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The State of Doping in Biathlon Ahead of Saturday’s Executive Board Meeting

On Saturday, the International Biathlon Union (IBU) Executive Board will hold a meeting in Antholz, Italy, to discuss their ongoing response to the McLaren report.

That report, commissioned by the World Anti-Doping Agency, contained references to at least 38 biathletes. Of those, several were Olympians; 13 positive doping tests were disclosed which apparently never resulted in suspensions; and seven samples from the 2014 Olympics showed signs of being tampered with.

The IBU formed a working group to sift through the evidence and address concerns.

To date, however, only two biathletes have been provisionally suspended. They are Iana Romanova and Olga Vilukhina, medalists from Sochi who had since retired – which begs the question of what a provisional suspension even means.

“I am sure that all my doping samples are clean and I have nothing to hide,” Romanova said in an interview with Russian news agency TASS. She has not competed since the 2014-2015 season.

IBU President Anders Besseberg said in a January press conference that the evidence was not strong enough to lead to suspensions.

“It was very clear to the Executive Board that here we need to have expertise, help from experts,” he said. “Because the report itself is not telling us that here we are having evidences, we are having proof, we are having a lot of positive doping cases. That’s not the fact of the report. We need a lot of other evidence on the table.”

As mentioned above, the report’s evidence packet shows that there are at least 13 positive doping cases in biathlon. None of them belong to the two athletes the IBU has so far provisionally suspended.

Meanwhile, 170 of the world’s top biathletes called for stronger action from the IBU. The group signed a letter delivered to their federation calling for further investigation. The letter has not been made public, but is said to contain requests for greater penalties for doping, the reduction of World Cup quota spots for countries with doping violations, and bigger fines — up to one million Euros for countries with violations.

“As an athlete you ask yourself, why am I updating my whereabouts every day in the ADAMS system, and why am I accessible every day and constantly turn in samples, when in other countries it’s seemingly so easy to swap or open and seal a sample again?” German biathlete Arnd Peiffer told ZDF. “And of course that is completely frustrating, and I hope consequences are drawn from this.”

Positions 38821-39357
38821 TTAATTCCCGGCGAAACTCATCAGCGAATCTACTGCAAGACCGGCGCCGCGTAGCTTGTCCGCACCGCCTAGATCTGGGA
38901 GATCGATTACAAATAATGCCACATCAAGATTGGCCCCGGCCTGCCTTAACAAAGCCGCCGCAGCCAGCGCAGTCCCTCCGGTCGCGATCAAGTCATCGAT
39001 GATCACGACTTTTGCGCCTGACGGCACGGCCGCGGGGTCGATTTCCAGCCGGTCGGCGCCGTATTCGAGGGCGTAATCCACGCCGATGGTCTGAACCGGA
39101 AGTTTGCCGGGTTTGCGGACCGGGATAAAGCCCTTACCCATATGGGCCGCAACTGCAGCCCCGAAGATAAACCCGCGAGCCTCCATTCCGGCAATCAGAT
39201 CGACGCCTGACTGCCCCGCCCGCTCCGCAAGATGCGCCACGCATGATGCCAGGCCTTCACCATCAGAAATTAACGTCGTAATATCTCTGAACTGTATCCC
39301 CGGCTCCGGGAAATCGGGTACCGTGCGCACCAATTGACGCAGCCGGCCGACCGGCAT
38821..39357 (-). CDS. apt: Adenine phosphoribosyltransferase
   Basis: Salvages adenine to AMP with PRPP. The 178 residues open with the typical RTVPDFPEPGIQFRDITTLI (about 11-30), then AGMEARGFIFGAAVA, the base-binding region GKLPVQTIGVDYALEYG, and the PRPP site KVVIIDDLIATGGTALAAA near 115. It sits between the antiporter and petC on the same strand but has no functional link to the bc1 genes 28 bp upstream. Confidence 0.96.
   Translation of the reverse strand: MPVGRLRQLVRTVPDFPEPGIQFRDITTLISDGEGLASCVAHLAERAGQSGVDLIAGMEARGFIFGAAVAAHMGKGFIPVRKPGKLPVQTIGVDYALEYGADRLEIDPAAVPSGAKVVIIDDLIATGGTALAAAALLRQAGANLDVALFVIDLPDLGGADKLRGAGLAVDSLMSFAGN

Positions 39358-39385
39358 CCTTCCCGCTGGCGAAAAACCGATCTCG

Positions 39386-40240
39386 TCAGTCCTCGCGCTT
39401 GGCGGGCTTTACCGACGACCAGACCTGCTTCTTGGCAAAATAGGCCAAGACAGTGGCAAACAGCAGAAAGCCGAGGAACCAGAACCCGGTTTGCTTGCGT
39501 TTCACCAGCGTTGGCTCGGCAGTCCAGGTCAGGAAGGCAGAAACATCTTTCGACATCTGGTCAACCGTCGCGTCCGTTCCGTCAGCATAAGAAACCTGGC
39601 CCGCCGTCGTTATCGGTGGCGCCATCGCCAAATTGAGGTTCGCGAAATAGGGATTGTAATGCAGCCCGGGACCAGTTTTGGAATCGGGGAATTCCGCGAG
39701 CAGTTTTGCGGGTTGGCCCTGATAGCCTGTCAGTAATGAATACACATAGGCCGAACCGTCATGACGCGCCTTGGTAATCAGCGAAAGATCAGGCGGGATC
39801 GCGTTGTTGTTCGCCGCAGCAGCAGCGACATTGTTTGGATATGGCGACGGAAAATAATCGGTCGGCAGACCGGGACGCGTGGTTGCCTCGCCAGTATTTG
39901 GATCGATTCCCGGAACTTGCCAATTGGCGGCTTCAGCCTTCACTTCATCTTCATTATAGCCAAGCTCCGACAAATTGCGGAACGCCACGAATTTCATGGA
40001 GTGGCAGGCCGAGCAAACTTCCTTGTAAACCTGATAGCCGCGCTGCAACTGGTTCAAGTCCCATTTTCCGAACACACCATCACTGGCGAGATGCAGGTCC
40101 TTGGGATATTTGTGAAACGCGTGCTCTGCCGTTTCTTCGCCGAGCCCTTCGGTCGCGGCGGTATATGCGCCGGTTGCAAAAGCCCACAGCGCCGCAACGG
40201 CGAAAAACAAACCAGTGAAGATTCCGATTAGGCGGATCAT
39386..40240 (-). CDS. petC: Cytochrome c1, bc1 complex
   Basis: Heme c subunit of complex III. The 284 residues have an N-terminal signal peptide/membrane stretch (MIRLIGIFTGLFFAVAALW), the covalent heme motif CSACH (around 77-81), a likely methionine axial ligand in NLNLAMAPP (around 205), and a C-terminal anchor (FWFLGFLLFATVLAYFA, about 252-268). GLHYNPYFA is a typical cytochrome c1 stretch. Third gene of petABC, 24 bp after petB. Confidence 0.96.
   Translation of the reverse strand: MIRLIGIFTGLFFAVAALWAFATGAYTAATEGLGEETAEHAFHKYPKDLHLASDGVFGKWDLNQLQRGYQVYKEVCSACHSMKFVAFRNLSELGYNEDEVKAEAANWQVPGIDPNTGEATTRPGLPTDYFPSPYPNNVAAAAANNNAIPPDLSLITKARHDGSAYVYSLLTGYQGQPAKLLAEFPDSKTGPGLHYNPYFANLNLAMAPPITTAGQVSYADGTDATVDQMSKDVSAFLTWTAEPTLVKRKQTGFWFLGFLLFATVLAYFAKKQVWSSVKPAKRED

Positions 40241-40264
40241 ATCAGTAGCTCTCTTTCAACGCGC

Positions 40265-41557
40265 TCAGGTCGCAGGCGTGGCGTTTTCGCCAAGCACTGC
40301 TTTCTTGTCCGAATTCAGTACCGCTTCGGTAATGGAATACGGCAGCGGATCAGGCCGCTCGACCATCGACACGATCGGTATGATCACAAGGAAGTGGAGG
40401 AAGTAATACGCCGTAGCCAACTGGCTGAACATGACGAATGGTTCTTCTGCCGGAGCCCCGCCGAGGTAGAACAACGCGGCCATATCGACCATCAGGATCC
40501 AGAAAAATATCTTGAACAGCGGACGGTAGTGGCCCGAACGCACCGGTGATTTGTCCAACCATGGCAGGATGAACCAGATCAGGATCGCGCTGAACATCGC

In a press conference in Oberhof in early January, IBU President Anders Besseberg had suggested that such changes were impossible before 2018.

“I think all of you understand that we the IBU, the Executive board, we had to follow the WADA Code, we have to follow our own statutes and anti-doping rules decided by the [IBU] congress… The Executive Board itself cannot start to change rules straight away… It has already been discussed in IBU that maybe we should, you can say, review our rules not only in this aspect – the proposal which is called me by telephone – but also some other things. And I’m sure that in the Congress in 2018 it will be brought more proposals to the table which the Congress then are deciding upon.”

This is similar language to how Besseberg described the decision to award 2021 World Championships to Tyumen, Russia, despite instruction from the World Anti-Doping Agency not to award any new major events to Russia. Besseberg said that this was all because of the Congress vote and implied he could not have done anything to direct or change the decision.

“I am not the right person to ask,” he said. “It’s the Congress who is the highest authority in the IBU, it is the delegates in the Congress.”

But the athletes indicated that such a timetable would not be acceptable.

“I believe the dumbest thing [the IBU could do] would be to put us off and say ‘we will wait and see, we can’t decide anything yet, this takes some time’,” current World Cup leader Laura Dahlmeier told ZDF. “We want consequent actions now, ideally ahead of the World Championships, in order to show the world that we biathletes are for clean sports, and the IBU fully supports us in that.”

As for the latest uproar, the IBU is inviting athletes to engage with them — via a press conference.

“There will be an official press conference; the teams and athletes have also received an invitation from the IBU to attend and continue with an open dialogue,” the IBU wrote in its press release announcing the Saturday board meeting.

-Chelsea Little & Harald Zimmer

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